Manuscript of the first movement of the Waldstein Sonata
In the profile he wrote in The New York Times, James Gruen confessed to being confused by Istomin’s personality. He believed that although Istomin showed “masterful and dazzling control” on stage, he was in fact a tortured and enigmatic being. Gruen was struck by his ‘’brooding Beethovenesque disposition’’, and many people who were familiar with him noticed it too. His grumpy character and reluctance to smile, combined with sudden, rare but violent outbursts of anger remind one of Beethoven. But above all, there was a common need for solitude and the same intense pain following disappointments, which would be swept away by the strength of will, the desire to live, faith in humanity, and the certainty that good would eventually prevail. The Waldstein Sonata is the ideal expression of this spirit, and it was Istomin’s emblematic piece.
In interview at the French Television (1970)
His sense of certainty made him appear to be arrogant, but within him existed a great deal of doubt, humility and self-derision. At first sight, he seemed quite cold and distant, even intimidating, but very quickly, one discovered warmth and humanity behind his modesty. It was very difficult for him to hide what he was feeling, and he could not refrain from saying what he thought. This sincerity was harmful to his career, but even though he became a little more careful with age, he never abandoned it. After getting angry, he forgot quickly and never held a grudge, as evidenced by his many disputes with Stern, which never jeopardized their sense of fraternity.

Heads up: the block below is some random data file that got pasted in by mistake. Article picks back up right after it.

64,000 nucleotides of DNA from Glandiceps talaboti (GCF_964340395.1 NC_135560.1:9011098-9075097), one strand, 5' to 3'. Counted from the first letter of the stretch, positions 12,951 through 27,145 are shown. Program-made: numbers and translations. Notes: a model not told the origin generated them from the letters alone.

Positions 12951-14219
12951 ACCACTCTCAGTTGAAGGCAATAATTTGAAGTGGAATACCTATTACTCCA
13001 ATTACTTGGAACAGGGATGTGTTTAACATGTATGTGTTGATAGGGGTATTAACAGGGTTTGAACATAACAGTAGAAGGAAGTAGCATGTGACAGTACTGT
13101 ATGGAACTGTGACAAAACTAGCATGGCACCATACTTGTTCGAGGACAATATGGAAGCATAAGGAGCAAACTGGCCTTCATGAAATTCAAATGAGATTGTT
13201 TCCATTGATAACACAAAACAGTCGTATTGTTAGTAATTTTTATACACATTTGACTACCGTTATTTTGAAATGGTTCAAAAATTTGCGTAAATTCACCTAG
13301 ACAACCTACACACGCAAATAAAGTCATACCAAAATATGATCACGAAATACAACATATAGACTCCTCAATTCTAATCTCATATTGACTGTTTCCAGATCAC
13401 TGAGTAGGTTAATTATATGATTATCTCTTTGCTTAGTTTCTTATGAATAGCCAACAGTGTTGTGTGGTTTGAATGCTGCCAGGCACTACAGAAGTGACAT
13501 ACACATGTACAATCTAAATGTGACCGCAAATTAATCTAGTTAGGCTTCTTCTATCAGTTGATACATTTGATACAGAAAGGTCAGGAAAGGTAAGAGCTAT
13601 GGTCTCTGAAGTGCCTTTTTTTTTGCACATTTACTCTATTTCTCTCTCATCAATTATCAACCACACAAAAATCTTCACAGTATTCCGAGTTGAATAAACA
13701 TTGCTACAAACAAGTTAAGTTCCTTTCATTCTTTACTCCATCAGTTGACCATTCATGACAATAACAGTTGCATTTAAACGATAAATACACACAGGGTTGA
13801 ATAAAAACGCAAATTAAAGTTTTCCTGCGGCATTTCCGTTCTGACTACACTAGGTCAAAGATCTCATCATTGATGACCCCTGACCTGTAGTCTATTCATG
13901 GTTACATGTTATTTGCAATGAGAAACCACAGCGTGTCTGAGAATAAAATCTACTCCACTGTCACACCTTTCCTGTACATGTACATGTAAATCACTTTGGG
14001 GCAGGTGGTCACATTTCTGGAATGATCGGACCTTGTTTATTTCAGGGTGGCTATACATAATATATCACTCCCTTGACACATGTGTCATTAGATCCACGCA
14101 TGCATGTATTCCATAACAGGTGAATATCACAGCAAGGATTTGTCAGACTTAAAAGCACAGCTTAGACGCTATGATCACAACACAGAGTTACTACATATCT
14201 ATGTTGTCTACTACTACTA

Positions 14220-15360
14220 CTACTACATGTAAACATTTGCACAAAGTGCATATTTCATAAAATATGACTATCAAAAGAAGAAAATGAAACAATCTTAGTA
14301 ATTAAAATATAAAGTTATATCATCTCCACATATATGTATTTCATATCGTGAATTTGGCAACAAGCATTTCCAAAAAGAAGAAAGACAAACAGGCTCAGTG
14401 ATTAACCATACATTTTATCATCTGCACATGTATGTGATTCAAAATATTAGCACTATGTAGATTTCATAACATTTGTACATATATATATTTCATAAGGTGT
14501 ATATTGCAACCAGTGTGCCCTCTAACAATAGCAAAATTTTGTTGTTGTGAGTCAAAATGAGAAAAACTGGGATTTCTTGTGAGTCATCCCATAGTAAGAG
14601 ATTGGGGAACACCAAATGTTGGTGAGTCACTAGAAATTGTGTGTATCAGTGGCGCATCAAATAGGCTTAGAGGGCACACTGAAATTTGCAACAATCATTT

Whether in terms of musical integrity or career and life ethics, Istomin absolutely refused to make any concessions, whatever the consequences: he never played a piece in which he had nothing personal to say, never attempted to win over the audience, did not cultivate people who could further his career, and never hesitated to speak out against injustice or to become involved in politics.
He had a boundless sense of curiosity, and his mind could bubble over at any moment: “I can’t go on without knowing” was one of his favorite expressions. He kept a childlike enthusiasm, always ready to become enthused about a project or an idea. In this process there was a paradoxical association of intuition (according to Plato, the instant awareness of the truth of an idea by the soul) and the desire for knowledge and intellectualization.
On a material level, he was quite detached from any sense of ownership. He had never bought a house or apartment before moving to Washington with Marta, and he never owned a car. All his money went into books and works of art, and in general for things which gave him pleasure, such as great restaurants or fine wines. He wanted his comfort and standing, especially for travel (like flights on the Concorde!) and hotels. He found that this suited his status as an artist and compensated for the obligations of his itinerant life.
His deep-seated mistrust for managers and the music business made him exacting about fees. He could not bear to be exploited, but he was always willing to adapt his conditions when he felt it was justified. He also showed great generosity when it came to giving benefit concerts, or in offering his fees. He was just as generous with his friends in trouble, so much so that Marta sometimes had to ask him to be more careful!
In Istomin, there was a sense of openness to others, a benevolence and an ability to listen which are rarely found. Pianists were never rivals, and he enjoyed being friendly with very simple people. His friendships were characterized by a great sense of tact and loyalty, as witnessed by the organization of Clara Haskil’s American tour in 1956, or by the invitation to Horszowski, who thus finally could make his debut with the Philadelphia Orchestra in 1978.